Minimum wage hikes create 45,000 new robot jobs at Amazon

Liberals are right when they say increases in the minimum wage don't cost jobs.  Just look at Amazon.com, which has created 45,000 jobs for robots.

The company said this week that it has 45,000 "robotic units" operating in 20 distribution centers working with people to fill and ship customer orders.

The number is up 50 percent from the 30,000 bots that Amazon reported across 13 fulfillment centers in the third quarter of 2015. That was an increase from 15,000 bots in 10 warehouses at the end of 2014.

Even as human employment rises at Amazon, the bots are gaining ground. The number of bots as a ratio of Amazon's total human workforce has risen to approximately 14 percent, using Amazon's most recent figures for the end of this year – up from about 10 percent at the end of 2014 and 13.4 percent in the third quarter of 2015.

While Amazon has not explicitly linked the increase in mechanization to increases in the minimum wage in many stages, the linkage is obvious.  If it were cheaper for Amazon to use people, it would.

Massachusetts and Washington state will have the highest new minimum wages in the country, at $11 per hour.

California will raise its wage to $10.50 for businesses with 26 or more employees [soon to rise to $15]. New York state is taking a regional approach, with the wage rising to $11 in New York City, $10 in its downstate suburbs and $9.70 elsewhere.

Liberals tell us not to worry about jobs going to "undocumented" workers.  Perhaps we should not be concerned about jobs migrating to "inorganic" workers as well.  The next step, of course, will be a guaranteed "minimum income" for all the people out of work.

Ed Straker is the senior writer at NewsMachete.com.

Liberals are right when they say increases in the minimum wage don't cost jobs.  Just look at Amazon.com, which has created 45,000 jobs for robots.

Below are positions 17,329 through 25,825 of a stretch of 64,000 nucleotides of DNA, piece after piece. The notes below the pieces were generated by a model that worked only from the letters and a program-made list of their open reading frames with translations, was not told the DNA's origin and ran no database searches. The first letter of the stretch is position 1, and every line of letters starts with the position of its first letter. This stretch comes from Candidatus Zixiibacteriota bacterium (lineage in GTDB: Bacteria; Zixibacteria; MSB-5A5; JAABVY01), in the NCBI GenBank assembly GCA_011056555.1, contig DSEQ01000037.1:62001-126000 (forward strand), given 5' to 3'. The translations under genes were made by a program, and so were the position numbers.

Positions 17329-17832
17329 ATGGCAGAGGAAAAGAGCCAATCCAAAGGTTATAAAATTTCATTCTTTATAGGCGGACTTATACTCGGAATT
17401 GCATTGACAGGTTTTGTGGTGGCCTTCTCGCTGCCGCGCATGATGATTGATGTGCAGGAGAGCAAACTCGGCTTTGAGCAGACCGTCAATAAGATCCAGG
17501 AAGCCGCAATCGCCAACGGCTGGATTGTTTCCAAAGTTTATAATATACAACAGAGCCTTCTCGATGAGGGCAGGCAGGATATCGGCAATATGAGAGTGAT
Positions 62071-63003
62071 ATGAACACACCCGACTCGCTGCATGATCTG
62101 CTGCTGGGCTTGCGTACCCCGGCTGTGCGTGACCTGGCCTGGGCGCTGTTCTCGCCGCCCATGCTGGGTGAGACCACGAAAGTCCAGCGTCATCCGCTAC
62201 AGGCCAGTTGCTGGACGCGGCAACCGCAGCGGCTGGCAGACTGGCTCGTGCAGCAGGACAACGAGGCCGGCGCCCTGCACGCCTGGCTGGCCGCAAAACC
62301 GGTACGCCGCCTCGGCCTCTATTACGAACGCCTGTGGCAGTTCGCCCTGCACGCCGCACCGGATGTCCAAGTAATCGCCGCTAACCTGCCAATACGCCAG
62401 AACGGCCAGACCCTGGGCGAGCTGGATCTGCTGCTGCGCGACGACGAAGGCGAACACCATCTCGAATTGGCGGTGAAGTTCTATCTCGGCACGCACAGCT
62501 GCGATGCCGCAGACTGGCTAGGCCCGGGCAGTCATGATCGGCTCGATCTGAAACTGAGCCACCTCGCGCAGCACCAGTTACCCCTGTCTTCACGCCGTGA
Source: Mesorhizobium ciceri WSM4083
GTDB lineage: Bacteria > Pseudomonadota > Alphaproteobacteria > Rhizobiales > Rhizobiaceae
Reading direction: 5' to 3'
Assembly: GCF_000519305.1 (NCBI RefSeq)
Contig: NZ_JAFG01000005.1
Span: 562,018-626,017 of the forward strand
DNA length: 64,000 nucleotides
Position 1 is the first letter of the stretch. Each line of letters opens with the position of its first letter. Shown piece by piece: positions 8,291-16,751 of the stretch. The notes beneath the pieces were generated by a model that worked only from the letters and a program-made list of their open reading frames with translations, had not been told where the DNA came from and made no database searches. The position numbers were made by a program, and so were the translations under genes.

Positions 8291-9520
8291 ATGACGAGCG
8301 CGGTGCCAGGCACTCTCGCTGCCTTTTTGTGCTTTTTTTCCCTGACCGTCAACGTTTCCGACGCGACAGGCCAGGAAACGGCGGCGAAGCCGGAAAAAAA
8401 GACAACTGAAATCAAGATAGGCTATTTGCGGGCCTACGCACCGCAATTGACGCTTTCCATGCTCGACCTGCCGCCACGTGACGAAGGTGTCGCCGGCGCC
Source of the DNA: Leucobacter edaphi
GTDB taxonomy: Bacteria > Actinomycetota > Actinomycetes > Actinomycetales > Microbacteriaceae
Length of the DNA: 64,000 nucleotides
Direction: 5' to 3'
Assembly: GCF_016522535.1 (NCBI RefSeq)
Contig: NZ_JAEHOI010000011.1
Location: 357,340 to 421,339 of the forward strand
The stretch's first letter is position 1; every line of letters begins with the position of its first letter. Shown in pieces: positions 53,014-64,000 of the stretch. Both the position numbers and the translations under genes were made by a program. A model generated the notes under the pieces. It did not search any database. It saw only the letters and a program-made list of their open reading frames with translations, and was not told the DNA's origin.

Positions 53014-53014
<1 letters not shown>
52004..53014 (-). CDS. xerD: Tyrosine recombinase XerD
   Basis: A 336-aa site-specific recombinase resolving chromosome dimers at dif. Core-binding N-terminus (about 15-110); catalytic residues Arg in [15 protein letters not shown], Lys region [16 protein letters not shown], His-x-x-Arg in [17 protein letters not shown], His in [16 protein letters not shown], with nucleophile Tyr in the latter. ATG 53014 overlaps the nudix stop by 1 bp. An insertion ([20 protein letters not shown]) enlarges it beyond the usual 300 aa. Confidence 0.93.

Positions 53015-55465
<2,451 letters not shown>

The company said this week that it has 45,000 "robotic units" operating in 20 distribution centers working with people to fill and ship customer orders.

The number is up 50 percent from the 30,000 bots that Amazon reported across 13 fulfillment centers in the third quarter of 2015. That was an increase from 15,000 bots in 10 warehouses at the end of 2014.

Even as human employment rises at Amazon, the bots are gaining ground. The number of bots as a ratio of Amazon's total human workforce has risen to approximately 14 percent, using Amazon's most recent figures for the end of this year – up from about 10 percent at the end of 2014 and 13.4 percent in the third quarter of 2015.

While Amazon has not explicitly linked the increase in mechanization to increases in the minimum wage in many stages, the linkage is obvious.  If it were cheaper for Amazon to use people, it would.

Massachusetts and Washington state will have the highest new minimum wages in the country, at $11 per hour.

California will raise its wage to $10.50 for businesses with 26 or more employees [soon to rise to $15]. New York state is taking a regional approach, with the wage rising to $11 in New York City, $10 in its downstate suburbs and $9.70 elsewhere.

Liberals tell us not to worry about jobs going to "undocumented" workers.  Perhaps we should not be concerned about jobs migrating to "inorganic" workers as well.  The next step, of course, will be a guaranteed "minimum income" for all the people out of work.

Ed Straker is the senior writer at NewsMachete.com.

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